Fire Management for Fruit Productivity
Fire has shaped Australian ecology from Tasmania to the Top End and is an integral factor driving fruit productivity. In East Arnhem Land it has been managed by the Yolngu people long before the changes brought by European settlement in the first part of last centaury and has remained central to cultural practice to this day. Recently the advent of fire management for carbon farming has informed some management practices while the study of fruit productivity carried out by Cultivate NT and Charles Darwin University has highlighted the need for a nuanced understanding of the role of fire in the landscape.
The intensity, timing and frequency of fire have significant effects on plant population densities, demographics and fruit productivity. Optimum fire regimes are different not only for the savanna and rainforest populations being managed but also for different species within these systems. Different fire regimes are also required for seedling establishment, recruitment into adult population, accumulation of biomass and fruit production.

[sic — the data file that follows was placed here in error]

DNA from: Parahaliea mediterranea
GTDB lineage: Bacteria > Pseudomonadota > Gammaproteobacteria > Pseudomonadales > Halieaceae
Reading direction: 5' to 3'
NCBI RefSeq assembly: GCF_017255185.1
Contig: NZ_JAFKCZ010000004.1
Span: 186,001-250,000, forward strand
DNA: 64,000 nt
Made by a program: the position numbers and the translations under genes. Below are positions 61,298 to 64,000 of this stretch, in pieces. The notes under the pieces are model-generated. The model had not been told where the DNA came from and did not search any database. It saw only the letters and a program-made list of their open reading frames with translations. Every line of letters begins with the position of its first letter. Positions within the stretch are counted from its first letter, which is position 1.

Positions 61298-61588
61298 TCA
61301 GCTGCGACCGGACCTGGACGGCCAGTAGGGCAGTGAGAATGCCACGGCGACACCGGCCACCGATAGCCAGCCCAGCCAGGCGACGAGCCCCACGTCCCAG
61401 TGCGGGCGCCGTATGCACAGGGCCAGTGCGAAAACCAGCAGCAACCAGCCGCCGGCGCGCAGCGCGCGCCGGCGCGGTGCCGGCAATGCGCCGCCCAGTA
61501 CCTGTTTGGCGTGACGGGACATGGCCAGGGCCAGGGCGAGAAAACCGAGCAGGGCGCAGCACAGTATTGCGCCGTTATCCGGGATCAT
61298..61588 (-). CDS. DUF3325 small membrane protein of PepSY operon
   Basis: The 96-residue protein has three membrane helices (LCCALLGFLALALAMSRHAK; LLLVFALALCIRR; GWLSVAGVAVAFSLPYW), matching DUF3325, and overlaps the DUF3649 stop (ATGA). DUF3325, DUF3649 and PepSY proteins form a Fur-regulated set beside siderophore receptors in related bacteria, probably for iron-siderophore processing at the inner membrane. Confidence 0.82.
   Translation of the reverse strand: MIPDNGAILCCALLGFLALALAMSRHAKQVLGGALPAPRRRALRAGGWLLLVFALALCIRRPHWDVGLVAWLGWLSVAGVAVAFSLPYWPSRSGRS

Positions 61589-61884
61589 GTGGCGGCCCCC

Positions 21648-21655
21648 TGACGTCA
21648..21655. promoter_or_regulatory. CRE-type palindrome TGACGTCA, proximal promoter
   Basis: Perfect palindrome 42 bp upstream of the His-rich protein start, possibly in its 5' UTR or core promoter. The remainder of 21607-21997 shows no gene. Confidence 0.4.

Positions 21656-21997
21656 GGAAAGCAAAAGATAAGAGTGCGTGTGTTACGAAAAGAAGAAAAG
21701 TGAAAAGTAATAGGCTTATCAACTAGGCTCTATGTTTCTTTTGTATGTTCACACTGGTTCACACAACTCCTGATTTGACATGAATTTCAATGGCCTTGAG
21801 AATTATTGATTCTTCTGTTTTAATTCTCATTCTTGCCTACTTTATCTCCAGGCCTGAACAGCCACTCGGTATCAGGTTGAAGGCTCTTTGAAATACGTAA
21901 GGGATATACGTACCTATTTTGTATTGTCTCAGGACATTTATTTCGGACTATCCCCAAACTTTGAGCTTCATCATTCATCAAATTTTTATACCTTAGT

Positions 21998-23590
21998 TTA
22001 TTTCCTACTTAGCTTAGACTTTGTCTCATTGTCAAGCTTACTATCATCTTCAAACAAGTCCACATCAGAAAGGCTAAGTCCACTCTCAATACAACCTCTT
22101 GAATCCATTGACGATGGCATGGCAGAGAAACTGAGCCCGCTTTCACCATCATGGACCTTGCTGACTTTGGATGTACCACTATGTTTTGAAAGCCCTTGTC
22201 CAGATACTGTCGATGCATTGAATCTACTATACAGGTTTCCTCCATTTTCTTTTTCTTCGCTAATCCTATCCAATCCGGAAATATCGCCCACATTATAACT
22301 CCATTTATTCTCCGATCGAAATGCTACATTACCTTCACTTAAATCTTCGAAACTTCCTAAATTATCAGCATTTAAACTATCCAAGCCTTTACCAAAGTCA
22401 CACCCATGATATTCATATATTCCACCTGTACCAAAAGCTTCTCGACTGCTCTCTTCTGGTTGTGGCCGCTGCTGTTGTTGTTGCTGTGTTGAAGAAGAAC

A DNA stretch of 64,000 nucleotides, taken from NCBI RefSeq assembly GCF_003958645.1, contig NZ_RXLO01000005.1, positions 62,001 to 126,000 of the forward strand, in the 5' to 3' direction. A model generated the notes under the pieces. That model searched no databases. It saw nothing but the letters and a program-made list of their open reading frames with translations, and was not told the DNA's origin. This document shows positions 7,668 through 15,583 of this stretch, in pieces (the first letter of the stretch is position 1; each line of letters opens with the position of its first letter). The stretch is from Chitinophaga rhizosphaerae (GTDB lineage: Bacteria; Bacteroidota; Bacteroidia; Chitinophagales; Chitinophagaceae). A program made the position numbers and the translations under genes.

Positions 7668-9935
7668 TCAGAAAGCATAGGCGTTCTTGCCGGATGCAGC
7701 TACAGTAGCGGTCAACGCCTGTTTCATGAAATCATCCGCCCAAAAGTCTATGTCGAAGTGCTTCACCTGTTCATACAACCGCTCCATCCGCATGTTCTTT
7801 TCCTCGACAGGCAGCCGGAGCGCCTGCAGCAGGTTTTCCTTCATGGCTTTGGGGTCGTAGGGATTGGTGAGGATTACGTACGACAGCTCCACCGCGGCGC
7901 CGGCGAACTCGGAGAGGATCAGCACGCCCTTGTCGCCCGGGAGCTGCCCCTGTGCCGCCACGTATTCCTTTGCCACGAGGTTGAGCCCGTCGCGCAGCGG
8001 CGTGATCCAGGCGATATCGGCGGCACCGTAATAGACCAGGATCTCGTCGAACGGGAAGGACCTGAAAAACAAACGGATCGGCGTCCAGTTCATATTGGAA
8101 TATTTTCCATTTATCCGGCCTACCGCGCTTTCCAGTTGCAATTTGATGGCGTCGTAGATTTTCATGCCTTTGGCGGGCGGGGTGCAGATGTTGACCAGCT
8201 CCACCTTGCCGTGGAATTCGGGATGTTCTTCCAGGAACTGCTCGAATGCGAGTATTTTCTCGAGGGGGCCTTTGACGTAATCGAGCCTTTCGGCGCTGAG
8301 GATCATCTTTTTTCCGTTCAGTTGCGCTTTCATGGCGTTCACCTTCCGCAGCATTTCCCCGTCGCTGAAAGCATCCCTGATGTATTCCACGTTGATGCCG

A fire management strategy and plan has been devised by Cultivate NT and Rurranagala Bush Produce to increase fruit productivity of targeted species and land systems around Rurrangala.